Friday, August 5, 2011

Congo--the good, the bad, and the sweaty--Part VI--some final thoughts

Congo is not an easy story to tell.  It is a very beautiful place, but there is some real sadness and much of it surrounds the stories of our children.  It is a rich culture with a bleak and bloody history.  It is a country with more than its share of problems, but also filled with so many loving people doing so much to improve lives and make change.

So finally, here are some of my final thoughts on my time in Congo.  If you missed my earlier posts you may want to check them out:  Part I, Part II, Part III, Part IV, and Part V

Better Than I Expected
  • My babies--they were healthier and happier than I could have ever hoped for.  They bonded to us quickly and were pretty easy to care for.  They didn't sleep well for a wide variety of reasons, but during the day they were sweet and funny and more than we could have dreamed of.
  • The guesthouse--I was expecting pretty rough accommodations, but the guesthouse was not bad at all.  I had running hot water at all times, electricity most of the time, pretty good Internet access, and much better air conditioning than I expected.  It was pretty clean and felt very safe.  For three weeks it was home and it felt pretty homey.
  • The wildlife--other than some pesky ants that were trying to eat our formula, I didn't find any insects or other creepy crawlies in our apartment.  The mosquitoes were not as thick as we have them here at home and I only ended up with a couple of bites.
  • The company--we met some of the loveliest, funniest, kindest, most wonderful families while staying in Kinshasa.  I know that we have formed some lifelong friendships while on this journey.
  • The flight attendant on Brussels Air that took such good care of the babies and took our first family photo below.
  • Meeting Papa L and Mama J--being in the home where all three of my boys lived and were loved was such an amazing experience.  I will thank God always for that amazing family and the care that they provided to Haven, Manny, and JoJo.

Worse Than I Expected

  • The heat--I live in the one of the hottest parts of the country, but I can always escape to an air conditioned building or car.  But there was no relief in Kinshasa.  Even the places that had a/c couldn't quite keep up.  I was a sweaty mess for 3 weeks straight.  I have heard however that the families that just got back had cool enough weather that they needed sweaters at night.  Not sure I believe them!  We only had rain twice and rarely so much as a slow breeze.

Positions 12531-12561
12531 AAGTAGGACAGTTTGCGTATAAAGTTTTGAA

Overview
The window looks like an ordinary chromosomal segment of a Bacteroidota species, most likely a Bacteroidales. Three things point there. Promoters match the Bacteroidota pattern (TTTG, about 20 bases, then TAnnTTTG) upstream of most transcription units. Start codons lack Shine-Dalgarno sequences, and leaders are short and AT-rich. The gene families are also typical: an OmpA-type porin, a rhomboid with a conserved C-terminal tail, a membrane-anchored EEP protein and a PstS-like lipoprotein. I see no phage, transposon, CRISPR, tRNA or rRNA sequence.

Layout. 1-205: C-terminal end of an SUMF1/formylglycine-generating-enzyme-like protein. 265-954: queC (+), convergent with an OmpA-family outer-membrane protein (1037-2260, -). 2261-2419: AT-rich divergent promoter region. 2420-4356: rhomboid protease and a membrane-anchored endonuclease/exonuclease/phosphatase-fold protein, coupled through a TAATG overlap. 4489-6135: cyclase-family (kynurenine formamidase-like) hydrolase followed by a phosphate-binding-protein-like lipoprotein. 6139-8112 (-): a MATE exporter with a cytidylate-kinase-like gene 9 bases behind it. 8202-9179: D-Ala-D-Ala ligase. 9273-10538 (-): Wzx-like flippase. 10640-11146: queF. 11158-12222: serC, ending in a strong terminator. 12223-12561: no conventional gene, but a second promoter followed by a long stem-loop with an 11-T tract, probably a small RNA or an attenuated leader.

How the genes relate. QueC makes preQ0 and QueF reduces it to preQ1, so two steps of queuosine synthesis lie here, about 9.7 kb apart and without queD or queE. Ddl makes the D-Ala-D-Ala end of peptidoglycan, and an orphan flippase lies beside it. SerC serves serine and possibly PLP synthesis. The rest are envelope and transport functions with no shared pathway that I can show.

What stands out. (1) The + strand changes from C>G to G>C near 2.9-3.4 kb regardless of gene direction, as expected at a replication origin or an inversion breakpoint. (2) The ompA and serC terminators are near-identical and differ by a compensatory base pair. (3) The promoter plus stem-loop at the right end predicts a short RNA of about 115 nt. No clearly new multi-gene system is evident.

• The traffic--no traffic jam that you have ever experienced can compare with being in a micro/minivan with no airconditioning, way past the legal limit of passengers, a poopy baby on your lap, your sweaty husbands arm around your shoulder (because there is no place else to put it, short of cutting it off and putting it on the roof), and exhaust fumes pouring in the windows.  The car rides were definitely some of the lowest points of my trip
  • Being away from "the Bigs"--I love Grace and Haven so much it hurts, but I didn't really know how much that was until I watched them start to cry on skype because we weren't home with them. 
  • The food--I was looking forward to a food adventure like I had in China.  I did not get one.  I got some pretty lame attempts at American cuisine, pizza with really bizarre toppings, and a enough Orange Fanta to float a boat.  I did get to try Lebanese food (pretty good) and some Chinese takeout (not so good).  Maybe this explains why there aren't Congolese restaurants in every city in the US.
  • The pollution--thank goodness for the EPA and all the agencies that regulate my world.  The air, water, and land pollution in Kinshasa blew my mind.  There is no public trash collection so garbage just piles up on the streets and in the waterways.  There was a constant smell of burning trash in the air.  On our last day in Kinshasa, as we were driving to the airport, the smog was so thick that you could not see more than 3 cars in front of you. I am not someone who is prone to allergy problems, but the air pollution effected me the whole time I was there.  I was coughing and had burning eyes from the moment we got off the plane.
  • The orphanages--the pictures you see on TV or on other peoples blogs simply do not tell the story.  My trip to our boys orphanage will always be one of my hardest memories.
  • Dealing with government offices--Ours and Theirs!  When they say come back tomorrow your paperwork will be complete, unless the office has burnt down, your paperwork should be complete.  If it is not going to be, don't lie and tell me it will!!!
  • The airline ticket office--almost as friendly as a government office!
  • Despair and Poverty--no amount of media exposure can take the place of actually visiting a place like DRC.  I wish everyone could spend time in a country like this one.  Keeping up with the Joneses would suddenly seem unimportant.
My trip to DRC was no vacation, but I was sad to leave and I look forward to going back. I want to go back someday without my kids so that I can really get some work done.  And I want to go back someday with all my kids so that my boys can meet their foster family, learn about their culture, and get a better understanding of how and why they ended up in my family.  I was thrilled to be home but I feel like there is some unfinished business for our family in the Democratic Republic of Congo.

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